U.S. Secretary of Education Arne Duncan ignored Chicago Teachers Union at finish line of 'Midwest' opening of school bus tour

U.S. Secretary of Education Arne Duncan met with teachers and teacher union leaders from Pittsburgh Pennsylvania to Milwaukee, Wisconsin, during his carefully scripted tour of the Great Lakes region during the opening week of school in September 2011 — but ignored the Chicago Teachers Union in the town where he had served as "Chief Executive Officer" of the public schools for eight years, Chicago Illinois.

The rebranding of American public education could be seen in the paint job and slogans on the tour bus that brought U.S. Secretary of Education Arne Duncan to Chicago's Carl Schurz High School on September 9, 2011. Instead of public education for the public good, public education is now cast as an "investment" in the economy, much as any other portfolio investment. Above, Duncan poses with various people in front of Chicago's Carl Schurz High School while staff of the Ed. Dept. look on. Substance photo by George N. Schmidt.The snub of the largest union in the state that produced the President of the United States and the U.S. Secretary of Education (as well as two chiefs of staff of the President, former Chief of Staff Rahm Emanuel and the current Chief of Staff, Bill Daley) was orchestrated when Duncan and his staff cast the main public event to take place in Chicago as a sort of political pep rally for the controversial SB7 legislation, passed by the Illinois General Assembly in April 2011 and signed by Governor Pat Quinn in June. Chicago teachers and a growing number of union leaders view SB7 as a racist attack on Chicago teachers' collective bargaining rights, while Democratic Party leaders are hailing it as an alternative model for how government can handle the complex issues of "school reform."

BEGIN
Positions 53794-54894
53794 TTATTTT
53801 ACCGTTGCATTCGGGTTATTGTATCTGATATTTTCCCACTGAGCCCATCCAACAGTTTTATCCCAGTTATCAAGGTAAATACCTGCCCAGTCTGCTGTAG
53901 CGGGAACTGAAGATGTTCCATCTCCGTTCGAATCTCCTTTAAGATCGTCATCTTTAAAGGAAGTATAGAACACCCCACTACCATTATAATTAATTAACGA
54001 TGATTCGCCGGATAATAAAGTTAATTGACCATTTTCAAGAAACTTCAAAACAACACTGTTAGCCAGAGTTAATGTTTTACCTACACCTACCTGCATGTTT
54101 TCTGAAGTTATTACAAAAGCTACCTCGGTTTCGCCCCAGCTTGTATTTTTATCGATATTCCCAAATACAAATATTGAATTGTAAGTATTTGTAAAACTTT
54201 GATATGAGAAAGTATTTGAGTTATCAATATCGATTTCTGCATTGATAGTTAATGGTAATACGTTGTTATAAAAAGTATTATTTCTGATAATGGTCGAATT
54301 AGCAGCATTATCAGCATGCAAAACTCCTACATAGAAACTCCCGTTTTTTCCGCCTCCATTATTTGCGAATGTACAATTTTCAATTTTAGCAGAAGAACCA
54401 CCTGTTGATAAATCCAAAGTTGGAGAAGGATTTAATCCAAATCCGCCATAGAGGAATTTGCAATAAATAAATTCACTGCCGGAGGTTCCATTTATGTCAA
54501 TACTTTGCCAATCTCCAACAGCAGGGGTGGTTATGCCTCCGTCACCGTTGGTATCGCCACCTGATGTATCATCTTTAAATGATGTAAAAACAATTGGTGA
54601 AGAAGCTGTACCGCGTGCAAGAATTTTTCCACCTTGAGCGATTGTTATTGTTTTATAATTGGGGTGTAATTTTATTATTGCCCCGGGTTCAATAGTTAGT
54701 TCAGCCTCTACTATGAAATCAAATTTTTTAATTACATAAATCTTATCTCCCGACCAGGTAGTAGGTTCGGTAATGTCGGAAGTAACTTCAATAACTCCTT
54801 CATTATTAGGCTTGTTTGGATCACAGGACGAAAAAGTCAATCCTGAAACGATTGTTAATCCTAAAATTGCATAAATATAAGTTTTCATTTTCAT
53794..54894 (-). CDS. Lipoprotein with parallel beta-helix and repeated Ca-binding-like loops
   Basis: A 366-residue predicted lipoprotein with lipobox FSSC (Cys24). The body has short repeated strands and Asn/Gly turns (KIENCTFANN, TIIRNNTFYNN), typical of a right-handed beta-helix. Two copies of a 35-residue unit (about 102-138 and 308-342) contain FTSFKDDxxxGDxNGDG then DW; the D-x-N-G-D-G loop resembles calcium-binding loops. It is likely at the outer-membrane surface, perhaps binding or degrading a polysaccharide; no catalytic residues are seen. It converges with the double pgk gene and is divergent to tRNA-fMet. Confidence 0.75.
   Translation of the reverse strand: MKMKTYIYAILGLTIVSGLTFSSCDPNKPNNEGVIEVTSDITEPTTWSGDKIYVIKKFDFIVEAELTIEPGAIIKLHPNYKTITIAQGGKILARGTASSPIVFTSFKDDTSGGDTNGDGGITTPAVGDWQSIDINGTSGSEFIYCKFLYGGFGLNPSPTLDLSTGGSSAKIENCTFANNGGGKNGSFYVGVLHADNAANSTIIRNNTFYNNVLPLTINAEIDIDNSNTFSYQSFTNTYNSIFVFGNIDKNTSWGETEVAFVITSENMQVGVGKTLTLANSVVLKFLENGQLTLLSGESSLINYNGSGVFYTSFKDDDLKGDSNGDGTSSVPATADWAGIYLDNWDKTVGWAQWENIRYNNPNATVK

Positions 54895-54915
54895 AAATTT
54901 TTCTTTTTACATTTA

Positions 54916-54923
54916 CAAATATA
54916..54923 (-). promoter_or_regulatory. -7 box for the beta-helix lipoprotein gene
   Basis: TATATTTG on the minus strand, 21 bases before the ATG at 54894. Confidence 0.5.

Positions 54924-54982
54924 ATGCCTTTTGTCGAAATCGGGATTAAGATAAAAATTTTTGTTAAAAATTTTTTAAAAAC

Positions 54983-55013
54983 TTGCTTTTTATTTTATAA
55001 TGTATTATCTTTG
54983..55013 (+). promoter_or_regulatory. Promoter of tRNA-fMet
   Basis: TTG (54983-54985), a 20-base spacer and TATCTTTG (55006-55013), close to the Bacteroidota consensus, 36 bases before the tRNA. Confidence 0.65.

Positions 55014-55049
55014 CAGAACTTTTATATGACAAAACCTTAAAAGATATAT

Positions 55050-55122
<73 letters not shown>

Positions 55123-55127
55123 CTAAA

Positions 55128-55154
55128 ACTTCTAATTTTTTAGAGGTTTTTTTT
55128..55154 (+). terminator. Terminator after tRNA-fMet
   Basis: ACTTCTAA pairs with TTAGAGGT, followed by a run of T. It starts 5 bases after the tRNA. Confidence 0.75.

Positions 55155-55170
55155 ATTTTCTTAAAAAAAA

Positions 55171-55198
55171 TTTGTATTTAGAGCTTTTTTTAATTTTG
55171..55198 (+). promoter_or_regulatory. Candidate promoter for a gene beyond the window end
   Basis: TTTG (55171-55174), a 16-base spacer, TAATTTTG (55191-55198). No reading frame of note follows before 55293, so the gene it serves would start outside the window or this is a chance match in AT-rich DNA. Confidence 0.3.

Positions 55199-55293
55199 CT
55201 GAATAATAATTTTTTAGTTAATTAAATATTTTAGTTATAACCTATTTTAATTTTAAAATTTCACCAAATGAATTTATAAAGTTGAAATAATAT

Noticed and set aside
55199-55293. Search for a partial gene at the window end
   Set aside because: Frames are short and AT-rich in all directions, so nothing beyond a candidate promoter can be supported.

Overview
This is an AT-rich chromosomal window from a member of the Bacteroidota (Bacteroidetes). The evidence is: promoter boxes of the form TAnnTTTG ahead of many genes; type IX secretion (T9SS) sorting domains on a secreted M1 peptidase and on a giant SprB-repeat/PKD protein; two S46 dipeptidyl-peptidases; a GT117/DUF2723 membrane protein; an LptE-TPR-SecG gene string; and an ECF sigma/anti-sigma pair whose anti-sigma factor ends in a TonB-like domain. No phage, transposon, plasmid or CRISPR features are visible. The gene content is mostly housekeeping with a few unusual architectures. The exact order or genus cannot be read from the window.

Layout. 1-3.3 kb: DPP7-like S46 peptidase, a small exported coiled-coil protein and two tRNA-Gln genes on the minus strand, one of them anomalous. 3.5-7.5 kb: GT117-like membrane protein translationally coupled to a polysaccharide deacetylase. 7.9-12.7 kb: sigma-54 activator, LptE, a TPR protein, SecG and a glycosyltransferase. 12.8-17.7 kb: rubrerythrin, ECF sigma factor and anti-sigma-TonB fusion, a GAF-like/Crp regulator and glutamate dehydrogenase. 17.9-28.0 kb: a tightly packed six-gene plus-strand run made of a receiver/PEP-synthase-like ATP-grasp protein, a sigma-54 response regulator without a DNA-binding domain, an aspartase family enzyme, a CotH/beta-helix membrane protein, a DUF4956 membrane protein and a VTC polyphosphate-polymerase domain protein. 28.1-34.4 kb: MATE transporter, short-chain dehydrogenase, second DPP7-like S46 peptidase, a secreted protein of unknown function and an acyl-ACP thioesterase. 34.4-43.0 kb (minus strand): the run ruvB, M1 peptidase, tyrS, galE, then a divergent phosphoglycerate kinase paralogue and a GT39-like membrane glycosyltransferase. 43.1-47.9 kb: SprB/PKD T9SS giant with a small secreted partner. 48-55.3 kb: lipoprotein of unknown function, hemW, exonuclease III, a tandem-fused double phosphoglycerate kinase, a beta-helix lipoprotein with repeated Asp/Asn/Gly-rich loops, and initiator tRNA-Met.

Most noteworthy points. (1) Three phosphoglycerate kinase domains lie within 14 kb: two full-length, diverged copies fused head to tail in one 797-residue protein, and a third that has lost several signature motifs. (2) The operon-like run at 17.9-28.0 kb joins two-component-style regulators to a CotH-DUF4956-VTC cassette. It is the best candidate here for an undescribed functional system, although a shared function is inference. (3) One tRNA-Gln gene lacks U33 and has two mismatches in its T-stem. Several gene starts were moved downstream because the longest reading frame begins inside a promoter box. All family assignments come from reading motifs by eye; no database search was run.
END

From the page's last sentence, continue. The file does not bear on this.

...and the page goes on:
Both Chicago Teachers Union President Karen Lewis and Illinois Federation of Teachers President Dan Montgomery boycotted the event because of its bias against Chicago. The event also took place in the middle of a highly charged media battle between Chicago Mayor Rahm Emanuel and the Chicago Teachers Union over the length of the elementary school day in Chicago. The day before the Chicago event, Duncan praised Emanuel for making an issue of the longer school day, ignoring the fact that for nine years Duncan did not think it an issue worthy of note. Duncan is also ignoring the fact that Emanuel has declared the past 15 years of corporate school reform in Chicago, under Mayor Richard M. Daley and under Duncan himself (who served as Chief Executive Officer of Chicago's public schools from July 1, 2001 through December 2008) as a "failure." Emanuel and the current CPS CEO, the controversial former Rochester New York schools chief Jean-Claude Brizard, have repeated belittled test score gains under previous administrations, effectively declaring that everything prior to 2011 has been a failure. Chicago's mayor got complete control of the school system in July 1995, and the schools were run by appointees of Mayor Richard M. Daley from July 1995 through May 2011, when Emanuel was sworn in and appointed a new school board and news executive administration under Brizard.

Since May 2011, Emanuel and Brizard have taken every opportunity to declare what went on before them a failure, while touting their own promises and escalating a nasty propaganda war against the CTU.